Muslim community leaders in Canada have renewed demands from the government to deal with Islamophobia a year after four members of a Muslim family were killed in a terrorist hate attack.
They met with Canadian Prime Minister Justin Trudeau and lawmakers in the capital, Ottawa, on Monday to call for meaningful measures to address persisting Islamophobia and hate crimes in the British Commonwealth nation.
The demand came a year since four members of the Afzaal family were killed in London, Ontario in a heinous terrorist attack. It also came a day after thousands of local residents took to the streets for a protest rally.
The incident occurred last June, when 20-year-old Nathaniel Veltman deliberately slammed his pick-up truck into Salman Afzaal, 46, his wife Madiha, 44, his 74-year-old mother Talat, their 15-year-old daughter Yumna and their 9-year-old son Faez as they waited to cross the road. Only Faez survived the brutal attack.
Veltman is facing four counts of first-degree murder, one count of attempted murder and terrorism charges. His trial is set to begin in September 2023, according to local press reports.
The Toronto police chief confirmed at the time that the victims were “targeted because of their Islamic faith.”
On Sunday, Trudeau attended the London march. "This afternoon in London, thousands of people showed up to honour the Afzaal family; to be there for Fayez, who survived; and to march against Islamophobia," he tweeted.
"In memory of #OurLondonFamily, we must keep working together and using every tool we have to combat this hatred," Trudeau added.
Later Monday, he tweeted a photo of a meeting with delegates from the National Council of Canadian Muslims (NCCM).
As part of @NCCM’s National Advocacy Day, and on the anniversary of the terrorist attack targeting the Afzaal family, I met with delegates from across the country. We spoke about – and recommitted – to working together to combat Islamophobia and root out systemic discrimination. pic.twitter.com/SMybun300k— Justin Trudeau (@JustinTrudeau) June 6, 2022
Last year’s terror attack placed the Muslim community in Canada in a state of fear, grief and anxiety, renewing the same sorrow many held in the aftermath of a deadly 2017 assault on a Quebec mosque that left six worshipers dead, and a fatal stabbing at another mosque in Toronto in 2020.
In 2020, researchers found the number of hate groups operating in the country had tripled in recent years.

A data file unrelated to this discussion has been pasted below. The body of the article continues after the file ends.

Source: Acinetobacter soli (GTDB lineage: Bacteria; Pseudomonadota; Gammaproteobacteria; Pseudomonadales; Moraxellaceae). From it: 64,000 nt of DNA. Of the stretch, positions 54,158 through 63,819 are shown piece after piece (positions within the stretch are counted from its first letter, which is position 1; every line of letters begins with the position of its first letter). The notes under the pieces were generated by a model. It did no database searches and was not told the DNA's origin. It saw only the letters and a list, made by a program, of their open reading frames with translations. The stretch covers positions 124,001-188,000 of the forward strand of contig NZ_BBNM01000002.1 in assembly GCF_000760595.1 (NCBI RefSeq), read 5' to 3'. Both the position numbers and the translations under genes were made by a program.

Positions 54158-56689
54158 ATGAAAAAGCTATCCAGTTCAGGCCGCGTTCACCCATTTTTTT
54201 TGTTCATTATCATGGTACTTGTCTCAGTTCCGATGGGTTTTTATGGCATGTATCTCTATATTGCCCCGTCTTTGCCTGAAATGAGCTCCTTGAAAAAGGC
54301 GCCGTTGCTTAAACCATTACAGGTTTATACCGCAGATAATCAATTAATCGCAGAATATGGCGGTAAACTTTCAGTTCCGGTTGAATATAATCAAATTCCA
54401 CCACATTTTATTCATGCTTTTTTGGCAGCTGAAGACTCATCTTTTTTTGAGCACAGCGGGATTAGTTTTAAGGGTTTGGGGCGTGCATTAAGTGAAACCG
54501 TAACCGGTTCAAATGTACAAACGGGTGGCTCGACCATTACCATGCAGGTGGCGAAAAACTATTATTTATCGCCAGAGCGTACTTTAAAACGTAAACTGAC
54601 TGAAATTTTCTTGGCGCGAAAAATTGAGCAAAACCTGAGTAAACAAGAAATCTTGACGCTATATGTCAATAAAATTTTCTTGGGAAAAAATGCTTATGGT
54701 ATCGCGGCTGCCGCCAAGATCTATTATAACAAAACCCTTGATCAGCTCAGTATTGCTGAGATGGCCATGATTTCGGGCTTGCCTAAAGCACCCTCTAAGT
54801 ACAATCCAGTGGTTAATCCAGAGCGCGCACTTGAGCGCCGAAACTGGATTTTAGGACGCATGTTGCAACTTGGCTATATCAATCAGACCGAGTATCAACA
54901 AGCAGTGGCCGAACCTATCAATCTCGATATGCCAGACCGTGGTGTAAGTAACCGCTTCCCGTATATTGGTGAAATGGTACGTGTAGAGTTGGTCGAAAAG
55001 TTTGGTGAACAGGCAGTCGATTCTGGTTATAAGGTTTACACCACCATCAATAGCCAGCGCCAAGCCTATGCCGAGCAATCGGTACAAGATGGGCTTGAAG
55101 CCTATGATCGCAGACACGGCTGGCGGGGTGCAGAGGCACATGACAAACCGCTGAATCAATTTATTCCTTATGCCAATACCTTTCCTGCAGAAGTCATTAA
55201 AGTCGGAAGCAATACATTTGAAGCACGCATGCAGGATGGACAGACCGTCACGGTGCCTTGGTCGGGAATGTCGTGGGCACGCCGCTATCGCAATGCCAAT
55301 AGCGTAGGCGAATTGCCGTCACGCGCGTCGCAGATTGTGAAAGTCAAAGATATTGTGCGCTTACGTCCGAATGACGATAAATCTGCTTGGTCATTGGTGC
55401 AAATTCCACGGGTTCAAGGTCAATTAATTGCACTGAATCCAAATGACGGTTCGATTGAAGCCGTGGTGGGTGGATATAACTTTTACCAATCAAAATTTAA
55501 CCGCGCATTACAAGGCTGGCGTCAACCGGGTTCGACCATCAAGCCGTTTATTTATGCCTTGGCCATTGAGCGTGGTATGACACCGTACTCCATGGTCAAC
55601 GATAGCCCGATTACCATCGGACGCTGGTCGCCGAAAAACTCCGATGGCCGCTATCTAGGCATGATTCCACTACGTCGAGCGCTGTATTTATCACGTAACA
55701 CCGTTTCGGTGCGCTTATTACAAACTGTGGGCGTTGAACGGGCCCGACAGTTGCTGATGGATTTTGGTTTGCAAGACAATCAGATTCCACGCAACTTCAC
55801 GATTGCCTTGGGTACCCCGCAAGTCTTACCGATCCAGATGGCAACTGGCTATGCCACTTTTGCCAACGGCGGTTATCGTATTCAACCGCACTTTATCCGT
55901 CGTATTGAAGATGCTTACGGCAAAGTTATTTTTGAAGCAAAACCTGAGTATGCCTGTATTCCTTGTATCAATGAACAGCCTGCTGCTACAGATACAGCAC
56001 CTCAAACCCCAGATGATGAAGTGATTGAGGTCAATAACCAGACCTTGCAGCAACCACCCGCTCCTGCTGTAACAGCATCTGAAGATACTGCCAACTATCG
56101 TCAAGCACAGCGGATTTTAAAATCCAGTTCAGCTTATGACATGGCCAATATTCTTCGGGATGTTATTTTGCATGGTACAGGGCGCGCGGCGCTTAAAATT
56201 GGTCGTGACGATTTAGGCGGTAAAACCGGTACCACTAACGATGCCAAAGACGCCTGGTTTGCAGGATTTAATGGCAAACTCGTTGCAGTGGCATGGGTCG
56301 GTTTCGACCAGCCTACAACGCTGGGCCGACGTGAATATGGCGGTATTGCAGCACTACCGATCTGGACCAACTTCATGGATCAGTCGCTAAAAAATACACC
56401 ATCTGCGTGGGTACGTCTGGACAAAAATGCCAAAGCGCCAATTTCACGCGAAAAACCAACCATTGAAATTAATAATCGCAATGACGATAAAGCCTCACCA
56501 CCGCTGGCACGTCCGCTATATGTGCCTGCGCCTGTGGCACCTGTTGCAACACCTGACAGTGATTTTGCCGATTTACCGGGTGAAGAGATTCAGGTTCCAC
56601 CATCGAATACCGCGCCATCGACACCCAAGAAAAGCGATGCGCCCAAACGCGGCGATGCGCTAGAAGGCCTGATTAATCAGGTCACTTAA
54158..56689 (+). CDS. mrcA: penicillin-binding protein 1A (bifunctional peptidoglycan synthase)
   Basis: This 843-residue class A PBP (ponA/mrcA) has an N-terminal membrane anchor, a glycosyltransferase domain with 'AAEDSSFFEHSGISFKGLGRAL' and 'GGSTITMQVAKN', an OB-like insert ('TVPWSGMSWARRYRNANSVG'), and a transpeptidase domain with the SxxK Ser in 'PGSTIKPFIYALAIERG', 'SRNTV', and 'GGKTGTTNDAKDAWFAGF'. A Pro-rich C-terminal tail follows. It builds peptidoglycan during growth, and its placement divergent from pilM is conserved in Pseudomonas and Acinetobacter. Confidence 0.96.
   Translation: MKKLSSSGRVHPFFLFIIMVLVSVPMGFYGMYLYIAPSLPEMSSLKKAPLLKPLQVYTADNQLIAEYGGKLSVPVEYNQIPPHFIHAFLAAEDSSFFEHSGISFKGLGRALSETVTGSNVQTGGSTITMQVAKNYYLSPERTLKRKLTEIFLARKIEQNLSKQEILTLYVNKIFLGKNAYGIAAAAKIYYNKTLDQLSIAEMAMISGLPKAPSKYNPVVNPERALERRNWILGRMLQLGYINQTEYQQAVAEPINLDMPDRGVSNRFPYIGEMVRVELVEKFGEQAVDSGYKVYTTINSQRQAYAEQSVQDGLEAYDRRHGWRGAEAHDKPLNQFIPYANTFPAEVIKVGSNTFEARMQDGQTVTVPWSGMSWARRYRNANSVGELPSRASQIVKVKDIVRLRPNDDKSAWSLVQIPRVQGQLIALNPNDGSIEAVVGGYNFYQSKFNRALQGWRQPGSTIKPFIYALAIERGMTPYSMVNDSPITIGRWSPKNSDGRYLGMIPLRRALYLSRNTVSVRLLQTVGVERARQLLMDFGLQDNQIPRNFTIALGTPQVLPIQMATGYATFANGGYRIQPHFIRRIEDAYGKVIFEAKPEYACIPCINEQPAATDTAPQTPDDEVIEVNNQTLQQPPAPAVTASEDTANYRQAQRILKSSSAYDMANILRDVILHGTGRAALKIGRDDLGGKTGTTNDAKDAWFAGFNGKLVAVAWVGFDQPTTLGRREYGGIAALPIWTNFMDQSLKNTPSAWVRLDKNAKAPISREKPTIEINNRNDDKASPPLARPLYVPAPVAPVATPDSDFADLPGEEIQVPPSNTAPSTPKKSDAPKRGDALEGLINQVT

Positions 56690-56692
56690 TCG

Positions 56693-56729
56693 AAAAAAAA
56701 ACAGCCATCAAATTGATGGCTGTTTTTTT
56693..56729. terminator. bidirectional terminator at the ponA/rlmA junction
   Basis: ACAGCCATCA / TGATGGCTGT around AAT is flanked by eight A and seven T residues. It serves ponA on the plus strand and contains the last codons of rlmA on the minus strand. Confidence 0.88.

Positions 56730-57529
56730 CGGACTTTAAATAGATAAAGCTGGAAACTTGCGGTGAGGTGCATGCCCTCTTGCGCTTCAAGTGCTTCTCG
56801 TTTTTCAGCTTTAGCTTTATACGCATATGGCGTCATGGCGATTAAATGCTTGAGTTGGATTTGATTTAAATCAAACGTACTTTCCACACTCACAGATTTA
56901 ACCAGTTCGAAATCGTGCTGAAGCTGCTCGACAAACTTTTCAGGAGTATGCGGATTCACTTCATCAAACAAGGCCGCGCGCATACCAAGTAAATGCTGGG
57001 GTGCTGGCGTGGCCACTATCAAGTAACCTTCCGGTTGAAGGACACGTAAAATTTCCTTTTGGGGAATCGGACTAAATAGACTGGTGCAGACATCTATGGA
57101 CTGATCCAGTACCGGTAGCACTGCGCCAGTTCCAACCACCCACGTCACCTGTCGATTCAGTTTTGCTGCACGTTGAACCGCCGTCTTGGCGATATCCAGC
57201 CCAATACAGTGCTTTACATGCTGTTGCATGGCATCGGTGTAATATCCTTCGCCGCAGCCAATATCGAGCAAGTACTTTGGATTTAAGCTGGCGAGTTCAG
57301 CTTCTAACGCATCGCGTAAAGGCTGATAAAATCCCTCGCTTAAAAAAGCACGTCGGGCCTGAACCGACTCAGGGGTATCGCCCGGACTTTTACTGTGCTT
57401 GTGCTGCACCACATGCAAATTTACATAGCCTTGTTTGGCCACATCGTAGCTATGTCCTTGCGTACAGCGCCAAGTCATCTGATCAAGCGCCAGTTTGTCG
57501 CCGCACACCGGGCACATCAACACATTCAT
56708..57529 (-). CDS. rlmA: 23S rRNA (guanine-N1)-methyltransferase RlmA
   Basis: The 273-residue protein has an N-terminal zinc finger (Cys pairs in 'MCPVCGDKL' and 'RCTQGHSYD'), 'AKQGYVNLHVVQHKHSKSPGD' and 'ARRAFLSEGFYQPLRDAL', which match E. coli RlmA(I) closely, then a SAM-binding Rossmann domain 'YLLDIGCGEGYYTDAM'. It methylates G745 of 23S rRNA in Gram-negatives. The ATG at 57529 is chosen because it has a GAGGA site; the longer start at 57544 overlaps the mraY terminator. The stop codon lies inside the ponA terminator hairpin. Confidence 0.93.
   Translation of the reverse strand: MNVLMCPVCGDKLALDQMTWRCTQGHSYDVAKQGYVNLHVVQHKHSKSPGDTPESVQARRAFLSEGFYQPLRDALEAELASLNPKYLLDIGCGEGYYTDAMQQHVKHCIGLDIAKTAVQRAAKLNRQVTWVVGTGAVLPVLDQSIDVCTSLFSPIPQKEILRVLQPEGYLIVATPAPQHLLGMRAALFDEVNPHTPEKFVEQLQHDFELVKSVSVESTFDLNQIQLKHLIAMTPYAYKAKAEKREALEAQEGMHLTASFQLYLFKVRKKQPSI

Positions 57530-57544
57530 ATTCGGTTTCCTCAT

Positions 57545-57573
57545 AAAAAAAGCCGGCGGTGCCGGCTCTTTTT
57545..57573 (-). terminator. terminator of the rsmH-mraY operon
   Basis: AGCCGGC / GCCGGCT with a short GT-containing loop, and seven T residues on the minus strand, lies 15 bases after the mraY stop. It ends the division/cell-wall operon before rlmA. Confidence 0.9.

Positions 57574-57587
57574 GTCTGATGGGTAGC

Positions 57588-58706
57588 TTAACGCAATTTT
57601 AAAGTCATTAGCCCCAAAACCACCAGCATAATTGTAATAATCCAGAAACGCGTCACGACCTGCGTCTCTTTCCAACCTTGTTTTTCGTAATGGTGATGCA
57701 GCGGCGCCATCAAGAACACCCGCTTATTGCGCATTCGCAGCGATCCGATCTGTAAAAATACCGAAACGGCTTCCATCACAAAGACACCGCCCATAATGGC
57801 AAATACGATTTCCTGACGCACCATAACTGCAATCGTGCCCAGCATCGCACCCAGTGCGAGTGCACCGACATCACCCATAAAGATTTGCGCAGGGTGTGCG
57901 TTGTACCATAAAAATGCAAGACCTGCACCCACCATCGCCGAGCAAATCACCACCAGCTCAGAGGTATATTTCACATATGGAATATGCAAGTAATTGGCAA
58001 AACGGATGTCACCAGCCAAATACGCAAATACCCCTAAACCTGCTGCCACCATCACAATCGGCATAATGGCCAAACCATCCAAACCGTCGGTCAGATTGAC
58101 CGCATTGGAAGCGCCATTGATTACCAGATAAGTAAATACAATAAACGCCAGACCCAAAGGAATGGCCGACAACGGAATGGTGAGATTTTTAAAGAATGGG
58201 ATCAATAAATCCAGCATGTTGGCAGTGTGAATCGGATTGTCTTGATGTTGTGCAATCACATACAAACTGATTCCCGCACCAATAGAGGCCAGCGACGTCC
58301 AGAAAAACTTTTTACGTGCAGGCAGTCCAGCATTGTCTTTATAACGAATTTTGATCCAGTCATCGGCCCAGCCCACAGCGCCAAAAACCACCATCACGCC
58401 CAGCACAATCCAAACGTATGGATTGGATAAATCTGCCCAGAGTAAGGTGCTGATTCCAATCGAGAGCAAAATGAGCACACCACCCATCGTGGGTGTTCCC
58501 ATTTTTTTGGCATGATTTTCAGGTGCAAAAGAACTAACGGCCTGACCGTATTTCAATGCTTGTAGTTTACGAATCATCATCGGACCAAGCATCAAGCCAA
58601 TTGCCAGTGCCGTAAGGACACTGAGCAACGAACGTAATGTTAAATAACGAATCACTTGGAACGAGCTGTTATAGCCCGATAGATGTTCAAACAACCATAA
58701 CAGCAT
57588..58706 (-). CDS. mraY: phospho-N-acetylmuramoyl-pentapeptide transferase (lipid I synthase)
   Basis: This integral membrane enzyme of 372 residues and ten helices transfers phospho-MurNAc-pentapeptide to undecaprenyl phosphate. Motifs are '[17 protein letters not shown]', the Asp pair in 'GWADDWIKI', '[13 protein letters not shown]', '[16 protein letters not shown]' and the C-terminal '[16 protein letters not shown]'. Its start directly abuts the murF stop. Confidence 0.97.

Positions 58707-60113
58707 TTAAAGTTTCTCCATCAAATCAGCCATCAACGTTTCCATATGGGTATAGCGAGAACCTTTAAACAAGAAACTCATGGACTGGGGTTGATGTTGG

Responding to demands from Muslim community leaders, the Canadian government is said to have begun taking applications for an envoy for combating Islamophobia, a role that would reach out to communities and advise the prime minister and the government on the best ways to fight hate crimes against Muslims in Canada.
“It is impacting Muslim Canadians from across the country,” said Canada’s Minister for Diversity and Inclusion Ahmed Hussen.
"The application process is open for anyone interested to fulfill the role," he said. "They will issue recommendations and they will work tirelessly to promote work to combat Islamophobia."
Fatema Abdalla of the NCCM said while the announcement is a step in the right direction, more needs to be done to ensure better protection of Muslim communities.
“It’s about time that we see action,” she said in an interview with the local CityNews radio station.
The NCCM is further calling for more measures to tackle online hate, a national public education campaign on Islamophobia, as well as changes to the criminal code.
Last year, the group presented a list of 61 recommendations to counter Islamophobia in the country, including the discontinuation of "Countering Violent Extremism" programs that have been found to target Muslim communities.
The recommendations also call for the development of a federal anti-Islamophobia strategy that includes a clear definition of Islamophobia by the end of the year and funding to help support victims of hate-motivated crimes.